35. C-Tech and Schlotterbeck, directly or indirectly, in connection with the offer and sale of securities, by use of the means and instrumentalities of interstate commerce and by use of the mails have: (a) employed devices, schemes and artifices to defraud; (b) made untrue statements of material facts and omitted to state material facts necessary in order to make the statements made, in light of the circumstances under which they were made, not misleading; and (c) engaged in acts, practices and courses of business which operate as a fraud and deceit upon purchasers, prospective purchasers and other persons.
36. As a part of and in furtherance of their scheme, C-Tech and Schlotterbeck, directly and indirectly, prepared, disseminated or used written offering documents and made oral presentations which contained untrue statements of material facts, and which omitted to state material facts necessary in order to make the statements made, in light of the circumstances under which they were made, not misleading, including, but not limited to, those set forth above.
37. C-Tech and Schlotterbeck made the above-referenced misrepresentations and omissions knowingly or recklessly disregarding the truth.
38. By reason of the foregoing, C-Tech and Schlotterbeck violated and, unless enjoined, will continue to violate the provisions of Section 10(b) of the Exchange Act [15 U.S.C. §78j(b)] and Rule 10b-5 thereunder [17 C.F.R. § 240.10b-5].
PRAYER FOR RELIEF
WHEREFORE, Plaintiff respectfully requests that this Court:
Preliminarily and permanently enjoin Defendants, their agents, servants, employees, attorneys, and all persons in active concert or participation with them who receive actual notice of the injunction by personal service or otherwise, and each of them, from future violations of Sections 5(a) and 5(c) of the Securities Act.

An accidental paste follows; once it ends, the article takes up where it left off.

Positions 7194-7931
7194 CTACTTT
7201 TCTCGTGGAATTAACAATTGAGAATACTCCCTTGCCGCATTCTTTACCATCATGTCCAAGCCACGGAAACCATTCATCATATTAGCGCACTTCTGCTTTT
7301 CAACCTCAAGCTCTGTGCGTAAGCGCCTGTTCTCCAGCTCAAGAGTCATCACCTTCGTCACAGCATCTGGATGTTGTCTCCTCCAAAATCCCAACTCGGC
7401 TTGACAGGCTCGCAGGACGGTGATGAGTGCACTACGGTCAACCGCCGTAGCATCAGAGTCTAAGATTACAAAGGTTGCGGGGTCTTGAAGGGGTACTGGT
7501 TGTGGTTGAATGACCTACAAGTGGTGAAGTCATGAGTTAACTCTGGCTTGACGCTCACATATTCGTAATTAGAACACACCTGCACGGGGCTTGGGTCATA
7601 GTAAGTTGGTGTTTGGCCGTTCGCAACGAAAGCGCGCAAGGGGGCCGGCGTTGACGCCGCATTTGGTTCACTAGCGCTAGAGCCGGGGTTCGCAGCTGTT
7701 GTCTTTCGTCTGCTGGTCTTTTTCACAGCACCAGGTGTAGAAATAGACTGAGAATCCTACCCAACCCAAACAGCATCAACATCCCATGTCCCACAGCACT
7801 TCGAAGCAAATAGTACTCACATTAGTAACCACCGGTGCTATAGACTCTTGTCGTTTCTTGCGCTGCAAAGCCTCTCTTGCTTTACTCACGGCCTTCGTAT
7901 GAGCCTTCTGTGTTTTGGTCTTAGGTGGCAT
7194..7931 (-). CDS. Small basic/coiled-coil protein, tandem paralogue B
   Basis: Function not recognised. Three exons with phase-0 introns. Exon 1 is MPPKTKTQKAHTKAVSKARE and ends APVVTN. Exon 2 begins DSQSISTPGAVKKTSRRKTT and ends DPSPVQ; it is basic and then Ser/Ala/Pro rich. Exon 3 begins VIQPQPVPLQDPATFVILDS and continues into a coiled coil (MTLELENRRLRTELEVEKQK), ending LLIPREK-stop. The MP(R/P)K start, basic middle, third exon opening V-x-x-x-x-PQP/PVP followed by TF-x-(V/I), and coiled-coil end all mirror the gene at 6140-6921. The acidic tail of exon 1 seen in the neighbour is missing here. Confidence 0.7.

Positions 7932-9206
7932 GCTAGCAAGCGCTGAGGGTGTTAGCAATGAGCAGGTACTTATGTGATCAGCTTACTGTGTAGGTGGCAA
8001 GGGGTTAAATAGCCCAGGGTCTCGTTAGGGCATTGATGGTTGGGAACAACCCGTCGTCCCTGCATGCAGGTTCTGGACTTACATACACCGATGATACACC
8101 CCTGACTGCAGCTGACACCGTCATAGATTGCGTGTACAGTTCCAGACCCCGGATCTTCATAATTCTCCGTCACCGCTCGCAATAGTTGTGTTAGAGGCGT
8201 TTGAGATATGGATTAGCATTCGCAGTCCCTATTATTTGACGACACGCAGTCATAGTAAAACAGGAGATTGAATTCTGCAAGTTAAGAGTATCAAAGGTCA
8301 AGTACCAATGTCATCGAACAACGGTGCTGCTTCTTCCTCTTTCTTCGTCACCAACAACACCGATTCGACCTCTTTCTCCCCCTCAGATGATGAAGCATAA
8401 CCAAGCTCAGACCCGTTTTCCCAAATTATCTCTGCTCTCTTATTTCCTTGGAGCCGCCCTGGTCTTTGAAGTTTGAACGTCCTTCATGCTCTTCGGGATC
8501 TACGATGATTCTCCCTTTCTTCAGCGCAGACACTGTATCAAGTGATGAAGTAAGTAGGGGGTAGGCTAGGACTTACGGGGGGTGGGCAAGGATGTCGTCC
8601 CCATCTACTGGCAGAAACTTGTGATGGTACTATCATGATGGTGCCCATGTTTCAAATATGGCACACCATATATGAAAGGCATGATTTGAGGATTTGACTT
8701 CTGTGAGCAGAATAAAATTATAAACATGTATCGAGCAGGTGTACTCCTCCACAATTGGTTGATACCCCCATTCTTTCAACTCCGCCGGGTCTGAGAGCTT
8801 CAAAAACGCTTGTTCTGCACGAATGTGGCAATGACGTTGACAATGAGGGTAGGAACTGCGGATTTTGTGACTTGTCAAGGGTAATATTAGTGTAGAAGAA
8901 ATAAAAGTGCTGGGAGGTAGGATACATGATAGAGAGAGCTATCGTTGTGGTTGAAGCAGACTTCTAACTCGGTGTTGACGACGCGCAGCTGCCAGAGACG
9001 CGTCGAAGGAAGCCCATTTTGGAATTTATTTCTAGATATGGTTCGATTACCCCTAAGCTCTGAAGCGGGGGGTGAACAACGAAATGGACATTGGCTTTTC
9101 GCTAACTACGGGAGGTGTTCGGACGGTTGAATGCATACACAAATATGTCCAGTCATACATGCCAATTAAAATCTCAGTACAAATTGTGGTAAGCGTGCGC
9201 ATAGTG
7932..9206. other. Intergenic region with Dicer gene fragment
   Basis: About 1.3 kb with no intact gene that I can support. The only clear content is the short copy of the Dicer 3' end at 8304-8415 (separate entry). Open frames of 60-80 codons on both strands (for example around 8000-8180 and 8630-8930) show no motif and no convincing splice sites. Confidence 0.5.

Preliminarily and permanently enjoin Defendants, their agents, servants, employees, attorneys, and all persons in active concert or participation with them who receive actual notice of the injunction by personal service or otherwise, and each of them, from future violations of Section 17(a) of the Securities Act and Section 10(b) of the Exchange Act and Rule 10b-5, 17 C.F.R. 240.10b-5, thereunder.
Enter an order instanter freezing the assets of Defendants C-Tech and Schlotterbeck and directing that all financial or depository institutions comply with the Court's Order.
Order instanter that Defendants shall file with the Court and serve on the Commission an interim accounting, under oath, within ten days of the issuance of this order or three days prior to any hearing on the Commission's Motion for Preliminary Injunction, whichever is sooner, detailing all of their assets and all funds or other assets received from investors and from one another.
Order instanter that Defendants be restrained and enjoined from destroying, removing, mutilating, altering, concealing or disposing of, in any manner, any of their books and records or documents relating to the matters set forth in the Complaint, or the books and records and such documents of any entities under their control, until further order of the Court.
Order instanter the appointment of a receiver pendente lite for Defendants for the benefit of C-Tech investors, to marshal, conserve, protect and hold funds and assets obtained by the Defendants and their agents, co-conspirators and others involved in this scheme, wherever such assets may be found, or, with the approval of the Court, dispose of any wasting asset in accordance with the application and proposed order provided herewith.
Order that the parties may commence discovery immediately, and that notice periods be shortened to permit the parties to require production of documents, or the deposition of any party or party-representative, on 72 hours notice.
Order the Defendants to disgorge an amount equal to the funds and benefits they obtained illegally as a result of the violations alleged herein, plus prejudgment interest on that amount.
Order civil penalties against the Defendants pursuant to Section 20(d) of the Securities Act, 15 U.S.C. § 77t(d), and Section 21(d) of the Exchange Act, 15 U.S.C. § 78u(d), for the violations alleged herein.
Order such other and further relief as the Court shall deem just and proper.
DATED: December 3, 2001